ATF Revises 2014 Guide To Correct ‘Publishing Error’ On Armor Piercing Ammunition

Has ATF Already Made Up its Mond on AR15 Ammo Ban
Has ATF Already Made Up its Mond on AR15 Ammo Ban?
Reeves & Dola, LLP
Reeves & Dola, LLP

Washington, DC – -( On March 7, 2015, ATF published a notice on its website announcing the revision of the Federal Firearms Regulations Reference Guide – 2014 Edition (ATF P 5300.4).

The announcement stated that the updates to the 2014 edition include “corrections of omissions and editing errors.” The revised ATF Regulations Guide may be accessed here. A “Notice of Publishing Error” sent by ATF to licensees indicates that the revisions to the Regulations Guide were necessary because of an error in omitting information relating to armor piercing ammunition.

The entire Notice is as follows:


On Feb. 13, 2015, ATF released for public comment a proposed framework to guide its determination on what ammunition is “primarily intended for sporting purposes” for purposes of granting exemptions to the Gun Control Act’s prohibition on armor piecing ammunition. The posted framework is only a proposal, posted for the purpose of receiving public comment, and no final determinations have been made.

Media reports have noted that the 2014 ATF Regulation Guide published online does not contain a listing of the exemptions for armor piercing ammunition, and conclude that the absence of this listing indicates these exemptions have been rescinded. This is not the case.

Please be advised that ATF has not rescinded any armor piercing ammunition exemption, and the fact they are not listed in the 2014 online edition of the regulations was an error which has no legal impact on the validity of the exemptions. The existing exemptions for armor piercing ammunition, which apply to 5.56 mm (.223) SS 109 and M855 projectiles (identified by a green coating on the projectile tip), and the U.S .30-06 M2AP projectile (identified by a black coating on the projectile tip), remain in effect.

The listing of Armor Piercing Ammunition exemptions can be found in the 2005 ATF Regulation Guide on page 166, which is posted here.

The 2014 Regulation Guide will be corrected in PDF format to include the listing of armor piercing ammunition exemptions and posted shortly. The e-book/iBook version of the Regulation Guide will be corrected in the near future. ATF apologizes for any confusion caused by this publishing error.


I. Background

On February 13, 2015, ATF’s released for public comment a proposed framework for determining whether a particular projectile may be exempted from the statutory definition of “armor piercing ammunition.” Among other things, the framework proposes withdrawal of an exemption for 5.56mm “green tip” ammunition that has been in place since 1986. ATF published the proposed framework to give industry members and the general public the opportunity to review and provide comments or suggestions “on how it can best implement withdrawal of this exemption while minimizing disruption to the ammunition and firearm industry and maximizing officer safety.” Please refer to our alert of February 16, 2015, accessible on our website.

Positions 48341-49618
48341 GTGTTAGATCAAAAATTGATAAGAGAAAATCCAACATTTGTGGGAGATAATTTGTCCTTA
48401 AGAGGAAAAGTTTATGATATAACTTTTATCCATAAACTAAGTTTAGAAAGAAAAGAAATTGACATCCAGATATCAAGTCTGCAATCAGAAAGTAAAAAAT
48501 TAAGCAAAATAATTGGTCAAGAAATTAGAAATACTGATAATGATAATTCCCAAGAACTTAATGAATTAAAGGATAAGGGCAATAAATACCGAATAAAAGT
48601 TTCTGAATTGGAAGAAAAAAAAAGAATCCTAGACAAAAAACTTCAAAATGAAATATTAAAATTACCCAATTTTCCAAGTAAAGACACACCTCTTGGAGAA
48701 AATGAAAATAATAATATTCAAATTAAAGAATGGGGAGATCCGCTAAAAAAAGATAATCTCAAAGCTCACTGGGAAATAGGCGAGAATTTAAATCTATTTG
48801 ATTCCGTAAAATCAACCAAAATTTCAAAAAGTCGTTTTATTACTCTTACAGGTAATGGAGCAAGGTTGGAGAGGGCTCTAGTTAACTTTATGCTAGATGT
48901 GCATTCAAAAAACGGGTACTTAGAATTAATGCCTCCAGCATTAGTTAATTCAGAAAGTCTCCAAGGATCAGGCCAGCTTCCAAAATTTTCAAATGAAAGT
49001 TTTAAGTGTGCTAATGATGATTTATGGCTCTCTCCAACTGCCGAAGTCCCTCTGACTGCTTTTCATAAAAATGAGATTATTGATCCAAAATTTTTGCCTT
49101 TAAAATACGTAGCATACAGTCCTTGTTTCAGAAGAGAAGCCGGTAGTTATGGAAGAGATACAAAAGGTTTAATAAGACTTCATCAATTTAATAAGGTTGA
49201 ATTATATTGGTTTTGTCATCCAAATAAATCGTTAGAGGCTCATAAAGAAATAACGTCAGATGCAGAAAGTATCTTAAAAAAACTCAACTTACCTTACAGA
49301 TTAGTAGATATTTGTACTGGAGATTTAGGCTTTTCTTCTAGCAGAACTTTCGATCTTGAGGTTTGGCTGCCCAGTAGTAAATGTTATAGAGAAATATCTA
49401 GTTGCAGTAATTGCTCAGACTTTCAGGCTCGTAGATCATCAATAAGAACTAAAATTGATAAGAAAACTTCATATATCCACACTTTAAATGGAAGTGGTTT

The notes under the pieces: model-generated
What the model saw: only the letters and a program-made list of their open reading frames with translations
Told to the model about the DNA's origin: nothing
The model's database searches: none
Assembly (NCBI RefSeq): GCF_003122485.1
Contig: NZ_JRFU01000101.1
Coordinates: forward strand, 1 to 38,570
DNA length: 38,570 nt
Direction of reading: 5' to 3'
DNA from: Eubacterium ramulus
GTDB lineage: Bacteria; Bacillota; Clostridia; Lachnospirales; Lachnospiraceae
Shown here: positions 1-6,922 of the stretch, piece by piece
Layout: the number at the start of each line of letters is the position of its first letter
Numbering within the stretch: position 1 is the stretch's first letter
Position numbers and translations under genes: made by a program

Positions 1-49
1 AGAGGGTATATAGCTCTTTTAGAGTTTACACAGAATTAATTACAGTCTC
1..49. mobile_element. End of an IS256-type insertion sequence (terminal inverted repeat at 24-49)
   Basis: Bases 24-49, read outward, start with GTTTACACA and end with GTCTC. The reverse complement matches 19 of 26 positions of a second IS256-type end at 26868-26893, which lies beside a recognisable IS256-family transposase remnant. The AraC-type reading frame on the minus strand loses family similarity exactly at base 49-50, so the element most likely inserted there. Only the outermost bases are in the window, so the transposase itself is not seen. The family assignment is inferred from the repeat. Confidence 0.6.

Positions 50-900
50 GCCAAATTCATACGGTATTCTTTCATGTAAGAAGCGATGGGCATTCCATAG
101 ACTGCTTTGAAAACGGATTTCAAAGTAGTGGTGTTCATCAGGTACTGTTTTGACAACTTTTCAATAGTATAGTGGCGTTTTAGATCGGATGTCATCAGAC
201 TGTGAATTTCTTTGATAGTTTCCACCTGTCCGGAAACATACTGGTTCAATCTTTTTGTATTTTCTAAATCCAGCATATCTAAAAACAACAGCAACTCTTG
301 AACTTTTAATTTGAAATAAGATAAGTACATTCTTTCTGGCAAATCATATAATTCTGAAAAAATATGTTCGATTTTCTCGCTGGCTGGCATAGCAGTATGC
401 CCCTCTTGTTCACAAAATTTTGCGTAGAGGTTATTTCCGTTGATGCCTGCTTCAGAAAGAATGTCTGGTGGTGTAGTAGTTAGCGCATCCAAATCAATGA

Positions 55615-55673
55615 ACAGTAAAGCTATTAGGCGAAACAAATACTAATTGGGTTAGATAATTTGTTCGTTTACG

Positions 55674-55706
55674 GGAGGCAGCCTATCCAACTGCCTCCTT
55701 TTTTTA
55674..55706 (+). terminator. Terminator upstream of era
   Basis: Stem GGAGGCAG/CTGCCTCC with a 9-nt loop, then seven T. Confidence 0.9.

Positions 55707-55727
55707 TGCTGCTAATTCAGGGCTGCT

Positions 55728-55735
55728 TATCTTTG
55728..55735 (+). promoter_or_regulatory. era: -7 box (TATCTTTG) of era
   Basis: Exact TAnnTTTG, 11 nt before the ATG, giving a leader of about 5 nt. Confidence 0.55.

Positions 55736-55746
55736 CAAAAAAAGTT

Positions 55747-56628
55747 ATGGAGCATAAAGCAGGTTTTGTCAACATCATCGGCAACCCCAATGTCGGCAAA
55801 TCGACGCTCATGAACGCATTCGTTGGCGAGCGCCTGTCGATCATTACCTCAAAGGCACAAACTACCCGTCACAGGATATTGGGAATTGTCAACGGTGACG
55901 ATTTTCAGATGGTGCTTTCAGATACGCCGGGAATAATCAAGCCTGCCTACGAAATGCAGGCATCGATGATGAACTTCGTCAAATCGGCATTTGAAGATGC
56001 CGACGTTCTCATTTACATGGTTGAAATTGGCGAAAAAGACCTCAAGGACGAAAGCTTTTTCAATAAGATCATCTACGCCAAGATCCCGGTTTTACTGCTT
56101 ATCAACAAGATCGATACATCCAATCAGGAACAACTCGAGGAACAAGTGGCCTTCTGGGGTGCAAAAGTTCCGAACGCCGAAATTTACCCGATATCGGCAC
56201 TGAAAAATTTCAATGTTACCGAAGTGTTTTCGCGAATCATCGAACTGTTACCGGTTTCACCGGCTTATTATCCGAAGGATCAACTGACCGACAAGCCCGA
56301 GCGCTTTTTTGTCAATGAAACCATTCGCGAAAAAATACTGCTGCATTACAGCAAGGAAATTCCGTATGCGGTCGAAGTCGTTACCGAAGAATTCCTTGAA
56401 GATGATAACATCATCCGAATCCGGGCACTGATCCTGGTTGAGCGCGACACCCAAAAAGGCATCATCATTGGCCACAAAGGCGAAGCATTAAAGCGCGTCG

Prior to distribution of the proposed framework, ATF released the 2014 edition of the Federal Firearms Regulations Reference Guide.

Comparison of the original 2014 edition with ATF’s 2005 edition of the reference guide reveals that the 2014 edition, page 190, omits 5.56mm (.223) SS 109 and M855 ammunition from the list of calibers exempt from the restrictions on armor piercing ammunition.

In reaction to media reports of ATF’s seemingly critical omission in the 2014 reference guide, ATF circulated the above a notice of correction to the reference guide. Comparing page 167 of the 2005 version of ATF’s regulations reference guide with page 190 of the 2014 version, it appears ATF has restored the original language listing rounds exempt from the armor piercing classification.

II. Impact on Existing Inventories of 5.56mm S109 and M855 Green Tip Ammunition

A fair reading of the proposed framework leads to the conclusion that ATF is likely to withdraw the exemption for “green tip” ammunition in the immediate or near future. However, until ATF officially withdraws the exemption, the ammunition may be manufactured, imported, and distributed free of the restrictions applicable to “armor piercing ammunition.” Anyone with existing stocks of the ammunition may continue to use the ammunition or transfer it to another person without penalty. Any person may acquire additional stocks of the green tip ammunition, without quantity limitation, up until the time ATF withdraws the exemption.

Once ATF withdraws the exemption, however, restrictions on manufacturing, importation and transfer will immediately go into effect, unless ATF factors in a grace or “use up” period. Federal firearms licensees will be able to distribute the ammunition only to Federal, State, or local government agencies for official use, for purposes of export, or for purposes of testing/experimentation authorized by ATF. Record keeping and marking requirements will also apply after the exemption is withdrawn. Significantly, even after ATF withdraws the exemption, there is no penalty under the statute for manufacturers or importers who use armor piercing ammunition for purposes of testing or experimentation. This is because the prohibitions in the statute apply only to manufacture, importation, and distribution by Federal firearms licensees and do not criminalize the mere possession or use of armor piercing ammunition.

The above analysis is for informational purposes only and is not intended to be construed or used as legal advice. Receipt of this alert does not establish, in and of itself, an attorney-client relationship.

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